HMRC recently published its 2020-21 annual report and accounts. These report that core departmental expenditure nearly tripled from £45.8bn in 2019-20 to £124.7bn in 2020-21, reflecting £81.2bn incurred on three major COVID-19 support schemes administered by HMRC. Tax revenues were also £27.9bn lower than 2019-20.
ICAEW’s public sector team highlighted how central government 2020-21 accounts published before the summer recess showed significant impacts from COVID-19 but warned that those entities most affected by the pandemic, such as HMRC, would not publish their accounts until at the earliest the autumn.
£60.7bn of the £81.2bn on COVID-19 support schemes was for the Coronavirus Job Retention Scheme (CJRS), which provided grants to employers to fund up to 80% of the wages of employees placed on furlough. The Self-Employment Income Support Scheme (SEISS) provided grants to self-employed workers affected by the pandemic at a cost of £19.7bn in 2020-21, and the much smaller Eat Out to Help Out scheme that operated during August 2020 cost £840m.
The Comptroller and Auditor General (C&AG) qualified his regularity opinion on whether public money has been used appropriately in relation to the material levels of fraud and error in these schemes. This was in addition to repeating qualifications from previous years in his regularity opinion on the level of fraud and error in personal tax credits, and in corporation tax research and development reliefs.
HMRC estimates that the most likely level of fraud and error in 2020-21 in COVID-19 support schemes is £5.8bn or 7.1% of the total expenditure, although they say the amount of fraud could be as high as £8.0bn or 9.9% of the total. This compares with a net fraud and error loss in benefits expenditure of £7.6bn or 3.6% of the total spent reported in the Department for Work and Pensions 2020-21 annual report and accounts.
HMRC calculates that the CJRS saw the highest level of fraud and error with a most likely estimate of £5.3bn or 8.7% of total expenditure on the scheme in 2020-21. This scheme was set up quickly to ensure that payments could go to employers by the end of April 2020, just over a month after the UK entered lockdown. The government’s own guidance on fraud in emergency management and recovery: principles for effective fraud control issued in February 2020 warned that “the provision of emergency relief and services has an inherently high risk of fraud”.
While involving much smaller numbers, Eat Out to Help Out also saw high levels of fraud, at an estimated 8.5% of scheme expenditure. This scheme was designed to encourage people back to restaurants so cannot be considered emergency funding implemented at short notice. Jim Harra, the Permanent Secretary of HMRC, states in his Accounting Officer’s Report section of the annual report that he sought a ministerial direction for this scheme as he could not conclude the Eat Out to Help Out scheme “offered value for money”.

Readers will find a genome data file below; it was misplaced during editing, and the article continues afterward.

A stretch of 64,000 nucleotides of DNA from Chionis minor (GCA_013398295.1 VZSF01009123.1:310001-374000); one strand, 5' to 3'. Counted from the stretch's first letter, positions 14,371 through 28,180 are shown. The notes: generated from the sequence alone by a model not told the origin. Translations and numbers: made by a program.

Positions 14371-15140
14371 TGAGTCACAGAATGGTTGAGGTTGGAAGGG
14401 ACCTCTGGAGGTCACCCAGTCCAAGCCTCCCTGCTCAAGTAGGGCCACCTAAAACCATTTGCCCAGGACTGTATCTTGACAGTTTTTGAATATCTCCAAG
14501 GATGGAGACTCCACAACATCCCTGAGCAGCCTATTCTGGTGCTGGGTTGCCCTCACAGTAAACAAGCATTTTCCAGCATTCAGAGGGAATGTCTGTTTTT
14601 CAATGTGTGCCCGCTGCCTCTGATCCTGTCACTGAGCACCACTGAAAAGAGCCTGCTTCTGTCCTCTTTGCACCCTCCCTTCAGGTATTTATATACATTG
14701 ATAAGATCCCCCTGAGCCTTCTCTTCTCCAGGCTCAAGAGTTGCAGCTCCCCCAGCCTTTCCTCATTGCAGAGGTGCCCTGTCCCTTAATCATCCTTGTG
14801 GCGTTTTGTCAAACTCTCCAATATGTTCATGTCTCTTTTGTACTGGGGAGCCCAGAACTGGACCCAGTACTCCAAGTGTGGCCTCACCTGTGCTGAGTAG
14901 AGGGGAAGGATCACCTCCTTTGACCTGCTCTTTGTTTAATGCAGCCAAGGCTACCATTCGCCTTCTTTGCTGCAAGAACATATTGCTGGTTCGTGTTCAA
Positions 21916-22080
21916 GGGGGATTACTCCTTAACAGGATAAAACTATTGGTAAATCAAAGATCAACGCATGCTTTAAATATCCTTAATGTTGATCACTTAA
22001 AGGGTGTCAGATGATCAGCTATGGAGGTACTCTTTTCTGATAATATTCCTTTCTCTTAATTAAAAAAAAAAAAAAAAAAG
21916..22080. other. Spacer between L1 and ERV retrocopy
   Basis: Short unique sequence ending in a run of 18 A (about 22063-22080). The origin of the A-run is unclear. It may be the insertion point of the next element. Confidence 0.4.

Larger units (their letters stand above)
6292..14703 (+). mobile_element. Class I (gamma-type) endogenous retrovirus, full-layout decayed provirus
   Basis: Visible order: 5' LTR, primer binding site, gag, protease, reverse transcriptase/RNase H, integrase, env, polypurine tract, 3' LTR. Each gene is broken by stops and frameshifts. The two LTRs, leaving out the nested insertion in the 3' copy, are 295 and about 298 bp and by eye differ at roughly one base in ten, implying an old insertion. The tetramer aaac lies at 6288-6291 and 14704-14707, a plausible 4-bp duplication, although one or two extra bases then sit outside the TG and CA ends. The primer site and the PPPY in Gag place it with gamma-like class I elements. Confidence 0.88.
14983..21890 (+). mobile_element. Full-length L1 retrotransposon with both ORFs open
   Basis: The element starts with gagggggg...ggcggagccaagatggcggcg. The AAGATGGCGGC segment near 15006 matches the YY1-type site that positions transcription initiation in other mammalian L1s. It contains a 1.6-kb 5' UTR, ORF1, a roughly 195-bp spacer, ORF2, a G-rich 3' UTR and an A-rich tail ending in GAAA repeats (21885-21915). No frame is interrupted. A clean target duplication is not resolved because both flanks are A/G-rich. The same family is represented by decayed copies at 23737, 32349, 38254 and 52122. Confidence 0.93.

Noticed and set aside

In addition to the support schemes, HMRC’s 2020-21 annual report and accounts show other major impacts from COVID-19. The compliance yield (the additional tax receipts HMRC estimates are generated from its compliance activities) fell by 18% to £30.4bn compared to the 2019-20 levels. The C&AG’s report included in the annual report and accounts states that HMRC explained the reduction relates to “unusually good performance” in 2019-20 and a “deferral of compliance activity” due to COVID-19.
Staff disruption caused by COVID-19 also appears to have also caused a marked reduction in the quality of customer service. An average of 8% of customer service staff were transferred to COVID-19 related activity and the number of customers waiting more than 10 minutes to get through to the HMRC helpline increased from 29.9% in 2019-20 to 44.7% in 2020-21.
The revenue raised by HMRC through taxation is shown in the HMRC Trust Statement included within the annual report and accounts document. This shows that total tax revenue fell by 4.4% to £608.8bn compared to 2019-20. The changing composition of this revenue shows the impact of COVID-19 with VAT seeing a decline of 11.1% as consumers reduced their spending and Air Passenger Duty falling by 91% to only £300m as travel was severely restricted. In contrast, income tax fell by only 1.1% as average wages increased over the year and the CJRS prevented as large a rise in unemployment as had been feared.
Oliver Simms, Manager, Public Sector Audit and Assurance, at ICAEW commented: “The government acted quickly to protect jobs and livelihoods at the start of the pandemic and an increase in fraud and error was an inevitable consequence given there was insufficient time to build in robust controls over the cash being disbursed.
“Despite that, it is extremely disappointing that more was not done to reduce the estimated 8.7% of the £60.7bn spent on the furlough scheme that appears to have been lost to fraud and error. The high level of fraud in the Eat Out to Help Out scheme is even more disappointing given that there was more time to plan ahead and learn lessons from the furlough scheme.”
David Clarke, chair of the Fraud Advisory Panel, an independent charity, originally founded by ICAEW, said: “It is unfortunate that our early warnings about the risks of fraud to the COVID-19 support schemes were unheeded and that funds intended to support honest businesses have instead lined the pockets of fraudsters and organised crime. HMRC has a big mountain to climb in recovering funds lost to fraud, but every effort must be made. Crucially, we act upon the lessons learnt from the pandemic to reduce fraud in future crises.”
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